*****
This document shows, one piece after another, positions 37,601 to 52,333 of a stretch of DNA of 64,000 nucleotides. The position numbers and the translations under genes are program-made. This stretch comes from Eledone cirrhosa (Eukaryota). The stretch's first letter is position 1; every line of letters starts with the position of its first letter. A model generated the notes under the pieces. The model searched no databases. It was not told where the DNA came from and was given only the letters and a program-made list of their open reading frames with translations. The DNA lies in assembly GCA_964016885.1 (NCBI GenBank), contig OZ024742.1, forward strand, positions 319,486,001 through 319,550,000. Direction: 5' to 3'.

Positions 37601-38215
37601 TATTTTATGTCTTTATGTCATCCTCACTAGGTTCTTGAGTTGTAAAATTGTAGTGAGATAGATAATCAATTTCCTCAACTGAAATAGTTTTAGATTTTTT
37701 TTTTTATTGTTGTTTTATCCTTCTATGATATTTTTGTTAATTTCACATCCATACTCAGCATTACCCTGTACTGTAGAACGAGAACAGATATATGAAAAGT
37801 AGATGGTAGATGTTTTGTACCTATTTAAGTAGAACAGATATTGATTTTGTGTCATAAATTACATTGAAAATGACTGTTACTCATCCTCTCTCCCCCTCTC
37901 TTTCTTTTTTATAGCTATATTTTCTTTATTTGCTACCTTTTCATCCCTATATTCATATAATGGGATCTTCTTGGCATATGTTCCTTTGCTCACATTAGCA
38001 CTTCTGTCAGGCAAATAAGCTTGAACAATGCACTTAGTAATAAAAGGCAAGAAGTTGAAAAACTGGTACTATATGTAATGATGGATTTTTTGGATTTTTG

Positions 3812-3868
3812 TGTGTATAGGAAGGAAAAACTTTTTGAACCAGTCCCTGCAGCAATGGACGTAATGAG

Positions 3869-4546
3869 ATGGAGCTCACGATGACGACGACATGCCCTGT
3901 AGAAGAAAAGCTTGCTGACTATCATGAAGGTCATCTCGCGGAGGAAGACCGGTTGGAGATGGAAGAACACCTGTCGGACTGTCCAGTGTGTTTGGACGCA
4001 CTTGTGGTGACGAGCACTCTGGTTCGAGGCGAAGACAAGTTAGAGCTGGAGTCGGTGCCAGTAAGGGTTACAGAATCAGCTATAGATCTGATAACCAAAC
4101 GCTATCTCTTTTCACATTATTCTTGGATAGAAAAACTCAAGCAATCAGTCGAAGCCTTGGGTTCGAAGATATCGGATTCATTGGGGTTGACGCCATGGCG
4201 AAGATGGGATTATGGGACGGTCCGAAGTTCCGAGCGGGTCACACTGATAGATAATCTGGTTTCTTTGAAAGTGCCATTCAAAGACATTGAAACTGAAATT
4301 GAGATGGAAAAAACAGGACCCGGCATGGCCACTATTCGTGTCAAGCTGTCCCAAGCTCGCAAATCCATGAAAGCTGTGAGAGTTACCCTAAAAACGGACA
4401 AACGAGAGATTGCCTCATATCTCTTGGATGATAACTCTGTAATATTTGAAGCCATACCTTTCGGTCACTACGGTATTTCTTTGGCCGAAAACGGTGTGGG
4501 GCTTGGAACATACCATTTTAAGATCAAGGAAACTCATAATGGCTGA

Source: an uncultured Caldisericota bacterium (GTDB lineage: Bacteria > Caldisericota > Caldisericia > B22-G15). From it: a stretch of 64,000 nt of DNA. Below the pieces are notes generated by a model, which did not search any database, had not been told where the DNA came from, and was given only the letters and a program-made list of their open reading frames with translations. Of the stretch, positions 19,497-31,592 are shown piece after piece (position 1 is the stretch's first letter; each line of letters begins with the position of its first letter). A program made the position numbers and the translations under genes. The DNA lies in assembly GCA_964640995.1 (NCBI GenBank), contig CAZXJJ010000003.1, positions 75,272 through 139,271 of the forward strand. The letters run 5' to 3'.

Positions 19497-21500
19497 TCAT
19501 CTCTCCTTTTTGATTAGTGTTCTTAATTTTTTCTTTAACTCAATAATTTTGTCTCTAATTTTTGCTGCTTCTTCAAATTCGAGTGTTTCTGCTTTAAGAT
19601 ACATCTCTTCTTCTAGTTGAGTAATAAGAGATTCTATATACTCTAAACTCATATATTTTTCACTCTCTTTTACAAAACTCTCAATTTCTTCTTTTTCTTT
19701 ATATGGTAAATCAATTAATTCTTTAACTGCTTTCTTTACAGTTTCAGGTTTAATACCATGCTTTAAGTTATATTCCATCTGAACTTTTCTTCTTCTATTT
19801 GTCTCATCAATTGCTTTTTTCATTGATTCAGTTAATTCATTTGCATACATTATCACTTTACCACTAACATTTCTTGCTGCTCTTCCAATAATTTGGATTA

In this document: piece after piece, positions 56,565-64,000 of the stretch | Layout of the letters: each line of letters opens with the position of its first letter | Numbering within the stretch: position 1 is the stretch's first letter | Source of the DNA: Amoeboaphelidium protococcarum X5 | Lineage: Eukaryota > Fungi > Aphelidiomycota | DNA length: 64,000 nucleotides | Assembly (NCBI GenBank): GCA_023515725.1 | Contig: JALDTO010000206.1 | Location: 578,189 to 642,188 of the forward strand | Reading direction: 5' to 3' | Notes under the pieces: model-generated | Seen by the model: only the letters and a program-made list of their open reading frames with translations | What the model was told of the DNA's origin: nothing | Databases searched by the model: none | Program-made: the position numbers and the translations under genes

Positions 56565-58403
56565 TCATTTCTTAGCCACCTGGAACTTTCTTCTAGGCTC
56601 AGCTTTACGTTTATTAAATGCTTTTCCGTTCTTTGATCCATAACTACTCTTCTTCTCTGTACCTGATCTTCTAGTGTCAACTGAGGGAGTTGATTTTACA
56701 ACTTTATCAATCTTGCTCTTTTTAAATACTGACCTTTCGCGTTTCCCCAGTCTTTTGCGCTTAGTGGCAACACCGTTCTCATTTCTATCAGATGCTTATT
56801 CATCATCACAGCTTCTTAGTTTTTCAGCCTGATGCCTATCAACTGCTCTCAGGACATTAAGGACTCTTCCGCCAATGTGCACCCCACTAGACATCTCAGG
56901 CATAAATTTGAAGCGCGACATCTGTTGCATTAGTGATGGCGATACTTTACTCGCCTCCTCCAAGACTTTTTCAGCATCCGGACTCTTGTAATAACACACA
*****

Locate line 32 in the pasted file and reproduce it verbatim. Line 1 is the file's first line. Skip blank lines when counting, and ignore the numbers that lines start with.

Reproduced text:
56901 CATAAATTTGAAGCGCGACATCTGTTGCATTAGTGATGGCGATACTTTACTCGCCTCCTCCAAGACTTTTTCAGCATCCGGACTCTTGTAATAACACACA